• Persistent rash: Similar to the meningitis test, this rash does not fade when a glass is rolled over it. Seek immediate medical attention if your child has this symptom.
  • Difficulty breathing: Your child may appear to be breathless or be breathing too quickly.
  • Weak, high-pitched cry: This will sound different from their normal cry, often more shrill and weaker than usual which is a clear sign of distress or discomfort.
  • Unresponsiveness or lack of interest: Your child may not be interested in playing with you or their toys. They may also not want feeding.
  • Excessive sleepiness or difficulty waking: They might sleep for longer than usual or be unusually drowsy, a typical sign of when someone is fighting a severe infection.

Sepsis can be harder to spot in babies and young children, people with dementia or a learning difficulty, or those that have trouble communicating.

After an acute sepsis episode, some people also experience post-sepsis syndrome (PSS). PSS symptoms include long-term lethargy, muscle weakness, joint pain, breathlessness, depression, and anxiety.

How is sepsis treated?

Healthcare providers usually use a combination of methods to diagnose and treat sepsis. These can include a physical examination, blood tests, X-rays, and other tests.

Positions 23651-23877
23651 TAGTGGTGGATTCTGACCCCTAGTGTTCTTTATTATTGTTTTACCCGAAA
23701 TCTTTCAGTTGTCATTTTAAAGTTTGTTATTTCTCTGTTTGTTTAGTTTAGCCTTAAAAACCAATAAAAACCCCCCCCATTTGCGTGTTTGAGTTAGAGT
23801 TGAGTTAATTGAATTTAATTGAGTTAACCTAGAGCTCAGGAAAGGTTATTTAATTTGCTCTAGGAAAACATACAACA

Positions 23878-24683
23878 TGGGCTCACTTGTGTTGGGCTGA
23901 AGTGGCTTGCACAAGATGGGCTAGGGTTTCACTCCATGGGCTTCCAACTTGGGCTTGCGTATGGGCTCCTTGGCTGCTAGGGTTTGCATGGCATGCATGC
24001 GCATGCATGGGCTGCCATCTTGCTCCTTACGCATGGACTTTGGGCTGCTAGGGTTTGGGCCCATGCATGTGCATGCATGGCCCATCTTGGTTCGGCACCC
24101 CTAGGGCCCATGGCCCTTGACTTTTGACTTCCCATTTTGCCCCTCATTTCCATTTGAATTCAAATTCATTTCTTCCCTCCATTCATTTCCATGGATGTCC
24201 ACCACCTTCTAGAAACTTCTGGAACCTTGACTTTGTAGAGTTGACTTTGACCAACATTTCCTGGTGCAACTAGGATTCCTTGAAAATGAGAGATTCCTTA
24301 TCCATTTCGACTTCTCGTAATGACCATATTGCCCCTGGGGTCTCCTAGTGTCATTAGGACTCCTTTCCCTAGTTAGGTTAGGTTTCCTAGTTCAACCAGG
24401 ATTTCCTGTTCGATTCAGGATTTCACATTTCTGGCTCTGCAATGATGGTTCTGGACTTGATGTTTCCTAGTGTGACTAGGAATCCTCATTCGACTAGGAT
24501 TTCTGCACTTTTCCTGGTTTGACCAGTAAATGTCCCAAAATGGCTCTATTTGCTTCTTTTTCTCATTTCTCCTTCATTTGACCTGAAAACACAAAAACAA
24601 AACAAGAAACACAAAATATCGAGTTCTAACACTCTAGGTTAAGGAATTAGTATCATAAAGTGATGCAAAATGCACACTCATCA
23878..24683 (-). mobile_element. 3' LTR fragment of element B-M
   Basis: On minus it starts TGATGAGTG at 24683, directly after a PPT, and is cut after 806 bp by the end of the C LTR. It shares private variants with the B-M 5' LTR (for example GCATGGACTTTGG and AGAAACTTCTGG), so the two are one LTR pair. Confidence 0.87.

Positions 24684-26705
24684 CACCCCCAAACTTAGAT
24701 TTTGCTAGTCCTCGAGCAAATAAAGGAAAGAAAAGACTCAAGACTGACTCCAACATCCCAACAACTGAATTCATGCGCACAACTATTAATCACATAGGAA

Once sepsis has been confirmed, it needs to be treated quickly, often within an intensive care setting (ICU).

Treatments commonly used include:

  • Antibiotics to fight the infections caused by bacteria, parasites, fungi, or viruses that are driving sepsis.
  • Intravenous (IV) fluids to ensure your organs receive sufficient blood flow and to stop a dangerous drop in blood pressure.
  • Vasopressor medications to raise and sustain your blood pressure to a safe level.
  • Supportive care such as dialysis if your kidneys are not functioning properly or mechanical ventilation if you are having difficulty breathing.
  • Surgical operations to remove damaged tissues, eliminate the infection and stop it from spreading further.

Can you make a sepsis claim for medical negligence?

You might be able to make a sepsis compensation claim if you became ill from sepsis due to medical negligence. This could be if your sepsis was not identified or treated quickly enough, or if the progression to developing sepsis may have been prevented if the right care had been in place.

Compensation you receive from a sepsis claim should cover the suffering you’ve experienced, as well as any financial impact, such as costs associated with ongoing medical treatments, adaptations to living conditions, and loss of earnings. The likelihood is that a sepsis claim would be considered as part of a wider medical negligence enquiry. If this is the case, your lawyer will talk you through the process and what you might expect.

Sadly sepsis can cause death if not treated earlier or effectively enough. Family members might also be able to claim compensation if a loved one has died due to medical negligence. This is known as a wrongful death claim.

How much time do I have to claim?

It is important to seek legal advice as soon as you can because there are time limits to filing medical negligence claims.

These are typically within three years of the incident that caused the condition or from when the potential malpractice or negligence was discovered​.